At the Opening ceremony the haka was very well received. The afternoon was fun and games following the practice race. Sam won the hiking competition beating Iran and Kimberley Lim from Singapore. He held for 5 and half mins! NZ parents won the tug o war. kids had a great time meeting new friends.
Day one of racing was a mixed bag. Sam B and Ava OCS in first race. Some good results for James Jennings, Scotty and Sam Simpson. Sam B had better results in the second and third races. First race the wind died to about 1 knot and it was quite difficult. There were some DNFs as the top group were far ahead. Very hot. Sam drank nine bottles on the water! All the kids got a bit sunburnt too.
Wind came in after lunch and the last two races were about 8-10 knots.
Parents able to watch the racing on trac system and see the race course from the club as it is straight out in front. Our kids will really appreciate our clean waters when the get home as they launch into water thick with oil and rubbish. Sam had to tack to avoid a TV!
Challenges of being away from our normal food etc have mostly been ok but have to say breakfast is the worst. We have had to buy our own supplies! Parents have been slowly sussing out the best way to get taxis, almost a competition now. Everyone here uses them but there is an art to getting them. We waited for an hour in a taxi queue last night! not the best in the heat.
ID cards are the go here and they use these for sign on and sign off.Coaches sharing with Kergystan and Dutch Antilles.
One of the interesting things is seeing the small differences in how people do things. Everyone sits around, then suddenly the horn goes off and the kids dash to their boats and into the water. Quick launch! barely any parents in sight but kids all very capable. Kid volunteers pick up the trolleys. NZ team the few with their parents down by the water. Same when they come in.
Race one went well for some of the team but was the sort of race where the wind dies and the second fleet catches up. Some major pile ups on the mark roundings.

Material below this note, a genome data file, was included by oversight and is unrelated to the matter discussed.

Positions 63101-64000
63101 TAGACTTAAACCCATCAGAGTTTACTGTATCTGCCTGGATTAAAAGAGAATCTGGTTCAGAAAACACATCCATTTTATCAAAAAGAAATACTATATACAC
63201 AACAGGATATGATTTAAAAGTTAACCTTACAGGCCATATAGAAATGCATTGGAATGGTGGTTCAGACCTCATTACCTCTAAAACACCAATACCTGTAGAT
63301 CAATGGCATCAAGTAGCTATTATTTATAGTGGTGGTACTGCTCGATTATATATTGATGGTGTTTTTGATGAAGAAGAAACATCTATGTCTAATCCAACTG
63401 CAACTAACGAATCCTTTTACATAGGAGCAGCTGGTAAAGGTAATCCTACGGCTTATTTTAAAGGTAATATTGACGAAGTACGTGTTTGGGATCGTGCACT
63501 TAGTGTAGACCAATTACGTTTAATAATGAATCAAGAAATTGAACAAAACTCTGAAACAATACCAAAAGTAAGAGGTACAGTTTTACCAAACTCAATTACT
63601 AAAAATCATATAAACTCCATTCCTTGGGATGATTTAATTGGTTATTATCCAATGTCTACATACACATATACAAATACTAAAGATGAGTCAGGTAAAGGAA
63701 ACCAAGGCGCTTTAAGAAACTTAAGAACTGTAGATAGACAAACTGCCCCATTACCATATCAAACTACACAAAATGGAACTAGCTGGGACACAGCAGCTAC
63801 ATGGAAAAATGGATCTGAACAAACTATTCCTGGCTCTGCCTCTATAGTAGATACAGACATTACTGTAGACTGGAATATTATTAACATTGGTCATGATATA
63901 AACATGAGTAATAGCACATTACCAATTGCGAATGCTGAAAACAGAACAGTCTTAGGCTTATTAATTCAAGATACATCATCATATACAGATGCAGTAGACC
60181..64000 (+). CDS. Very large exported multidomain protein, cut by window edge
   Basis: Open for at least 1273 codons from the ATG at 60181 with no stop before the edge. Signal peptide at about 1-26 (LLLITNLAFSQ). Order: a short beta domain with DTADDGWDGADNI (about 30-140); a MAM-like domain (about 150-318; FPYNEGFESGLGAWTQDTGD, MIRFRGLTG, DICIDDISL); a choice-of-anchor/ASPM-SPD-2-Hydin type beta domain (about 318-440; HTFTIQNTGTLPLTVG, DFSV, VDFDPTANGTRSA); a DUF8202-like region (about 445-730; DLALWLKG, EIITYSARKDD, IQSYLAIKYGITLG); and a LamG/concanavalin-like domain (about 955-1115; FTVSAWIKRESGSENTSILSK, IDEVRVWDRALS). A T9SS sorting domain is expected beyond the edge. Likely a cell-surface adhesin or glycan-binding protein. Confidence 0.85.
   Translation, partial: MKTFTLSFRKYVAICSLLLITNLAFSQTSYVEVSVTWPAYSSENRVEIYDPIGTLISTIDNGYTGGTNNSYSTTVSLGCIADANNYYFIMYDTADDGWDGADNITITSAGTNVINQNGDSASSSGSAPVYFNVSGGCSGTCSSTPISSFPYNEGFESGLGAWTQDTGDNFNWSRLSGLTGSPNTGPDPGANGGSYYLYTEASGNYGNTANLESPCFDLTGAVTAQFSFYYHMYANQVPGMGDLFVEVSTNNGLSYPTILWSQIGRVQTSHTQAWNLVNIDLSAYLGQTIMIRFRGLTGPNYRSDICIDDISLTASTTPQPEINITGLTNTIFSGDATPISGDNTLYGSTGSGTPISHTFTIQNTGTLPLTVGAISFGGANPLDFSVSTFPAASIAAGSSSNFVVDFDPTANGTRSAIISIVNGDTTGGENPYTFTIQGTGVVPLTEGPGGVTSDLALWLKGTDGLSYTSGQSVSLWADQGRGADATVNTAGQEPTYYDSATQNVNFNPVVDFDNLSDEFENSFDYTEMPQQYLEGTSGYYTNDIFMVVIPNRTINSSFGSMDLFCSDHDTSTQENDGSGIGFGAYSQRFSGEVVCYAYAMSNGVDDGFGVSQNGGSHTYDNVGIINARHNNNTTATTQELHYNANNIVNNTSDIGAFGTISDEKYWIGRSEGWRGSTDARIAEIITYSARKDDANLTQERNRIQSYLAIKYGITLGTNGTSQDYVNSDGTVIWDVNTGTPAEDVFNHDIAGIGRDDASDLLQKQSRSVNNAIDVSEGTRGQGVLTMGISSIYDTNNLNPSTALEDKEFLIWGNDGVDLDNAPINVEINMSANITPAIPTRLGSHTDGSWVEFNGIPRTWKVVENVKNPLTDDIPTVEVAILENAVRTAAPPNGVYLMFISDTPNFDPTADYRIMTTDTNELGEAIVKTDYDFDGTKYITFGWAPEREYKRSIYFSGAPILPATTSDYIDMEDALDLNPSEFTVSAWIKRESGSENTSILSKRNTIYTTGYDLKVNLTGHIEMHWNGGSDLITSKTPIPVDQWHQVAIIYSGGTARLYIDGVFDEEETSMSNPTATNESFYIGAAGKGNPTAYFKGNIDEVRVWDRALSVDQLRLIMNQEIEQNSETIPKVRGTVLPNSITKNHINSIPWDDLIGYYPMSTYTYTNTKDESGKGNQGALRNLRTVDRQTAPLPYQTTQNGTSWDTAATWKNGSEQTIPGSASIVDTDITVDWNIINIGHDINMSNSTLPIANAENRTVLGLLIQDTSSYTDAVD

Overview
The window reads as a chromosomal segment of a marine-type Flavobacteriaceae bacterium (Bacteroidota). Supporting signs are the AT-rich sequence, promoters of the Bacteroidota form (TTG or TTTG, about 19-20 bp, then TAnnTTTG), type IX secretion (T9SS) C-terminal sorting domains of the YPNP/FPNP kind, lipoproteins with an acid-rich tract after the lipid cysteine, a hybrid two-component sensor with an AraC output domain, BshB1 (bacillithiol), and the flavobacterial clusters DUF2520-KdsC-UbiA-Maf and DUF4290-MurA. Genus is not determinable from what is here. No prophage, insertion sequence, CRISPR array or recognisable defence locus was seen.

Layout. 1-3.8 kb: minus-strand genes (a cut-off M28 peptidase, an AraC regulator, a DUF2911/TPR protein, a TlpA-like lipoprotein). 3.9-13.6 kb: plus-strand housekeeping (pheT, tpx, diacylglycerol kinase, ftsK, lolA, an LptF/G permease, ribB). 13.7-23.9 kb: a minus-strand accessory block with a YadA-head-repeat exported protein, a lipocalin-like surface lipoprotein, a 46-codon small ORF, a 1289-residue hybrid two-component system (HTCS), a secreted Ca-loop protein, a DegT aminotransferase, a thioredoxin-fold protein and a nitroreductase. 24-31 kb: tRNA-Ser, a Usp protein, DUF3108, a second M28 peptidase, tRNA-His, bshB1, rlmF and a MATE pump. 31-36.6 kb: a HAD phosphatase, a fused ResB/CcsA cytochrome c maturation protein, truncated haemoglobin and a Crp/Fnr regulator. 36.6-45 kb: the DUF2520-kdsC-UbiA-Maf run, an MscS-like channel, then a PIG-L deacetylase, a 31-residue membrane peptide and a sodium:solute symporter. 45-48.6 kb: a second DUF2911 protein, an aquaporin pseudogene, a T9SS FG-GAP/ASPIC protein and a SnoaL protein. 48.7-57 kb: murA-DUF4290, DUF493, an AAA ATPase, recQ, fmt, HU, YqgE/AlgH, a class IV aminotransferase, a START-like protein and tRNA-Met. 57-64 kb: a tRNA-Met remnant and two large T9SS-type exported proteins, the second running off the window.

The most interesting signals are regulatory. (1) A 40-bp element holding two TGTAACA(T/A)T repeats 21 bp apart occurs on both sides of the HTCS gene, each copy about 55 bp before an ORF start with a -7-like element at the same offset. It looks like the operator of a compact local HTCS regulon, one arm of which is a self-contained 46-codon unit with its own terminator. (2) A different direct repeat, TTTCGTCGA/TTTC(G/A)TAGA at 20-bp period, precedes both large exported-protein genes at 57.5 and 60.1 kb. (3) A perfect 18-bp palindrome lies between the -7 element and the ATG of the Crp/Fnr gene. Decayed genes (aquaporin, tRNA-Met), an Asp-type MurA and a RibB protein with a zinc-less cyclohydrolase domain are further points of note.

After a long day waiting the Nations Cup teams racing got under way with NZL 1 and NZL 2, USA and Aus. NZL1, Sam B, Sam S, Scott Inglis and Hamish Clark won every match in the round robin and thought they had won the event, but in near darkness they ran a final and we lost in a tough race to USA. Shame but we have a nice trophy and medals! We are looking forward to the rest day tomorrow. Having a great time, giving it our all. loads of photos of us on Facebook and our haka is on the IODA Asians website too. hope you are enjoying the snow - mid thirties here. By the way Thailand won the Asian Team Racing - we learnt a lot watching the skills of these top teams.
2011 Pre Nationals and Progress
It was a brilliant sight to see 177 Optimists at Wakatere on Saturday morning for the Pre Nats. The place was buzzing with action, excitement and enthusiasm from the sailors. Equally thrilling was the fact that 57 of them came from Wakatere! Well done to so many sailors who have been gaining skills over summer, whether it be on Sunday AM, Open and Express groups and Sunday club racing, and have made the choice to have a go at some regattas.
This event was a chance to test a range of the systems we will need to have operational for the Nationals, so thanks to the volunteers who did such an awesome Job, from the Early bird crew launching boats into the water from 7am, to the Tractor drivers, Race Management crews, Beach crews, Kitchen Crew and Results team. Thanks especially to Kevin Whitehead and Dean Coleman for pulling it all together. These events rely solely on volunteer effort, and it was great to have so many reliable volunteers making it all happen. We still have some things to work on for the Nationals, and will need an even bigger volunteer committment to run it, but we are on track.
This event represents different things for different sailors – for some, it’s a chance to fine tune their skills and long standing experience in an attempt to perhaps make the team for the 2011 Opti Worlds in New Zealand later in the year in Napier, for others its about improving their performance from the last regatta, and for many its an opportunity to make some new friends, learn some new skills and build their confidence.
Saturday was blustery and choppy and so it was superb to so many Green fleeters “giving it a go”. A number of sailors who are new to regattas did incredibly well to sail all of the races on Saturday. The Open fleet were pretty well off Takapuna, and virtually all Wakatere sailors completed all of the races in challenging conditions.
Sunday was very calm, which combined with the tide, made it impossible to get the Open fleet racing away, but the Green fleet fired away three short races.